Despite occasional matchups against dubious talent, all of Lange’s cards have drawn fabulously. He hasn’t won them all: Lange got outclassed and KO’d in early 2006 by Gilbert, the same guy who eliminated him from the TV show, and he earned no better than a draw against Fontaine Cabell, winner of just one of his last 10 bouts, later that same year. (That helps explain why Lange, 30-2-2, is ranked only the 112th-best 154-pounder in the world by ratings suthority BoxRec.)
But the fans still keep coming back.
“I think the lowest we’ve done at the Patriot Center is 4,500” fans, he says. “And we’ve had about [8,000]. That’s unheard of. Unless you’re talking Pacquiao–Hatton, or pay-per-views at Mandalay Bay, we’re the best around.…I don’t think anybody does the numbers we do.”
But now he’s leaving town again. The Greensboro fight will be his first out-of-town bout since winning the Fan Favorite matchup.
“This isn’t about how good the Patriot Center has been to me,” he says. “That place has been great, and it’s no secret. I have people who will come out to see me every time I fight, and I’m thankful for that. But, this is the business end, trying something new.”
Boxing eats up all but a lucky few. Lange doesn’t have to look far to see that. Former heavyweight champ Riddick Bowe, based in Fort Washington, Md., could, in his heyday, boast of the sort of ring skills and paydays that Lange can only dream of. After all the pay-per-view multimillions and title bouts, Bowe ended up a punch-drunk punch line.
In fact, you could say Lange has worked the fight game in a way no fighter around here not named Sugar Ray ever has.
So why, at 33 years old, would Lange mess with such a winning formula?
Well, talking to his handlers, age might be exactly the reason he’s leaving the comfort zone for the first time since The Contender.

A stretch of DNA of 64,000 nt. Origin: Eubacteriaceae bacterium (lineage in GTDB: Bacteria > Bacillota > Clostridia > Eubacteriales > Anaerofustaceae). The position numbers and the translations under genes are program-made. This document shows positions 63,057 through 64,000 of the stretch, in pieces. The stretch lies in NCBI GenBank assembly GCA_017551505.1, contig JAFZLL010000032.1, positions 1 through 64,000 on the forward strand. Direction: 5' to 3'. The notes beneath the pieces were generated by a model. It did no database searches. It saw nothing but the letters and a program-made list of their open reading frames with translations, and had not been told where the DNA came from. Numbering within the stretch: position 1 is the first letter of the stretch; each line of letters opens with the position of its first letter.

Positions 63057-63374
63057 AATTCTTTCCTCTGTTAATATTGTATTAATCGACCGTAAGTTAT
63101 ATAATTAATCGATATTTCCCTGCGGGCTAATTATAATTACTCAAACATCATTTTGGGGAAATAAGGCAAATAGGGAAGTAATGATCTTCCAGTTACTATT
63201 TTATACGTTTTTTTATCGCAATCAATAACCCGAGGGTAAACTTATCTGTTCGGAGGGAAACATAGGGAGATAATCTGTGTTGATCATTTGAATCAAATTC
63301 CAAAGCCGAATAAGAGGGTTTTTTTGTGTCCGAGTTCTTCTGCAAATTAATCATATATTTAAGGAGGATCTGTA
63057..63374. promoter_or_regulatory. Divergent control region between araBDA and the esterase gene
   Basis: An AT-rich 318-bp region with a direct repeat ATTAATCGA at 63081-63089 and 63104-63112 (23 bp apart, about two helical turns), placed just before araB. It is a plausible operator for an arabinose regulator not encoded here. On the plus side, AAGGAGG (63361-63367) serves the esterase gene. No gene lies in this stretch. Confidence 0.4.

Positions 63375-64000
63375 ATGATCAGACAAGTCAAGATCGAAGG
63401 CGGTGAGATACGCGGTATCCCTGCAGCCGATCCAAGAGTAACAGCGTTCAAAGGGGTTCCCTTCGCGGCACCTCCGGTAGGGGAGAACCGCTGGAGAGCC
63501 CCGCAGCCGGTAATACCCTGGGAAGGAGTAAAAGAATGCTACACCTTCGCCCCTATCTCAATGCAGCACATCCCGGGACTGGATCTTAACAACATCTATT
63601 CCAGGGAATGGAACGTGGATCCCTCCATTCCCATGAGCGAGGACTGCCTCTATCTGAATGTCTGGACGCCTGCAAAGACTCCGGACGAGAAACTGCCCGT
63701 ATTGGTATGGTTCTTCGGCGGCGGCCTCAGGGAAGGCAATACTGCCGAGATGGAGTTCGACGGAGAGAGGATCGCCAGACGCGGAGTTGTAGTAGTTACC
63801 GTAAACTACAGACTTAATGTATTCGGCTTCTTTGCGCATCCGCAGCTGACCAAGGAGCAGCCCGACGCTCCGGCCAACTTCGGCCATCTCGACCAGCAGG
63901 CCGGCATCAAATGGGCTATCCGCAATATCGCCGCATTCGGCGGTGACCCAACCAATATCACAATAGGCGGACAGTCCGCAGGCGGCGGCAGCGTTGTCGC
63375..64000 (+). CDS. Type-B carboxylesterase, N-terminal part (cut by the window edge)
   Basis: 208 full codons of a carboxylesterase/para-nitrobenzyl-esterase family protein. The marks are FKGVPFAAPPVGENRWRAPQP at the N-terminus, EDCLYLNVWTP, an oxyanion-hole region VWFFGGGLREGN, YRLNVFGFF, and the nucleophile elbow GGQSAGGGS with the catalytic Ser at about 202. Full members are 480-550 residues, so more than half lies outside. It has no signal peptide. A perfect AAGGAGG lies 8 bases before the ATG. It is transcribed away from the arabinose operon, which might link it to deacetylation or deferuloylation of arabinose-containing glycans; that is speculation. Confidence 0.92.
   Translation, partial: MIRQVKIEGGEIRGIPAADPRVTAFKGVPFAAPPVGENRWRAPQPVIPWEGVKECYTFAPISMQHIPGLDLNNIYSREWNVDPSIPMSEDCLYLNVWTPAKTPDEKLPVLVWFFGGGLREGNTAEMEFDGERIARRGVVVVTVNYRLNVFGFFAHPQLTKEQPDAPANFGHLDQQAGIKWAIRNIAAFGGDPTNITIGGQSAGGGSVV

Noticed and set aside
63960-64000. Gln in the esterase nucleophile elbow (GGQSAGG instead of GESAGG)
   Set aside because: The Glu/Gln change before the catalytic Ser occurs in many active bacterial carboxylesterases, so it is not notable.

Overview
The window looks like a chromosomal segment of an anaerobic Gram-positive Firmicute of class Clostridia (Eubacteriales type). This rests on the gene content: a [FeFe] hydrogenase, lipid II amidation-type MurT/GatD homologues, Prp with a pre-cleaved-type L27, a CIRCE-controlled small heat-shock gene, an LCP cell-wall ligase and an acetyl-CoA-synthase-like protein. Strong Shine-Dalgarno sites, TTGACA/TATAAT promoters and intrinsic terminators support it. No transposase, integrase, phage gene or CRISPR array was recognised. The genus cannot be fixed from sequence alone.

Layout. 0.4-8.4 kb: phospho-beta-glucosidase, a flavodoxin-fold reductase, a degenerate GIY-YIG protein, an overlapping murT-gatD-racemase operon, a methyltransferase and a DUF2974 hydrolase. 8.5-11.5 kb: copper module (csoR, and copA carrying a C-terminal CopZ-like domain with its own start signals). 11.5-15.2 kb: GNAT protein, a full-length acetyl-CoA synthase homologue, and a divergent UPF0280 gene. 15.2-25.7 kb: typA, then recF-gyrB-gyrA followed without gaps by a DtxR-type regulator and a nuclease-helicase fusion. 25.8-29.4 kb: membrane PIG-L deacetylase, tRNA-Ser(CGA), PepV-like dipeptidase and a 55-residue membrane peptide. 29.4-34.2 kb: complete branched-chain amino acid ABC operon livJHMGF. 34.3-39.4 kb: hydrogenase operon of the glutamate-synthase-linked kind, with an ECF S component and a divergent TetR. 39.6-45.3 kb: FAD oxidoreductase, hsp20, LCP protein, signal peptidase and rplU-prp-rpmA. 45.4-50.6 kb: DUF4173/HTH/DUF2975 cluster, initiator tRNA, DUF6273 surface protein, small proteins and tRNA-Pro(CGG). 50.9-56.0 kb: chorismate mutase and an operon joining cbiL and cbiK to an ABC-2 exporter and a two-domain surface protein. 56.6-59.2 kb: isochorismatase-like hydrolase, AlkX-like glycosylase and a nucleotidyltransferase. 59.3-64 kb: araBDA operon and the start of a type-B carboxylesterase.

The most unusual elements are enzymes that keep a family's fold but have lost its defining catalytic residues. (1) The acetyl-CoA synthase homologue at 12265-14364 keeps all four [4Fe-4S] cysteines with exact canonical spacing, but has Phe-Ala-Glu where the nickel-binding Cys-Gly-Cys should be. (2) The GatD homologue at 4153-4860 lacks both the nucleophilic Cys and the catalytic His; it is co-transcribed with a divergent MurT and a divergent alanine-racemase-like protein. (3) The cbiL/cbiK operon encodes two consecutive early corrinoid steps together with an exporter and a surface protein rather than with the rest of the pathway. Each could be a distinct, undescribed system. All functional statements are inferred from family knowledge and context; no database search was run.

“Our goal is to be junior middleweight or middleweight champion of the world,” says Johnny Lange, Jimmy’s father and manager. “We don’t want Jimmy Lange to be a local fighter with local fans. We want Jimmy Lange spread all over the country. He’s got a lot of fights in him now. He’s ready for this.”
And, though the locale is distant, much of the Greensboro production will be like the Patriot Center cards. For example, Jimmy Lange Enterprises has a hand in the promotion. And, it’s hard to look at the ring record of his opponent, Jimmy LeBlanc (12–16–4, with 10 of the losses coming in his last 12 fights), without the words “tomato can” coming to mind.
Yet no matter what happens in North Carolina, Johnny Lange says his boy will be back in the Patriot Center ring again before the year’s out. They’ve booked the arena for a Saturday night in September. And Dad’s pretty sure the locals will come out to welcome him home.
“Not everybody in boxing is honest,” says Johnny Lange. “But boxing is an honest trade, a legitimate trade, a legitimate sport. It’s like any other job, any other sport. People who are successful are people who put everything they’ve got into their work. That’s what Jimmy has done, and people here have noticed that. If he would have done this in any occupation, good things will happen.” cP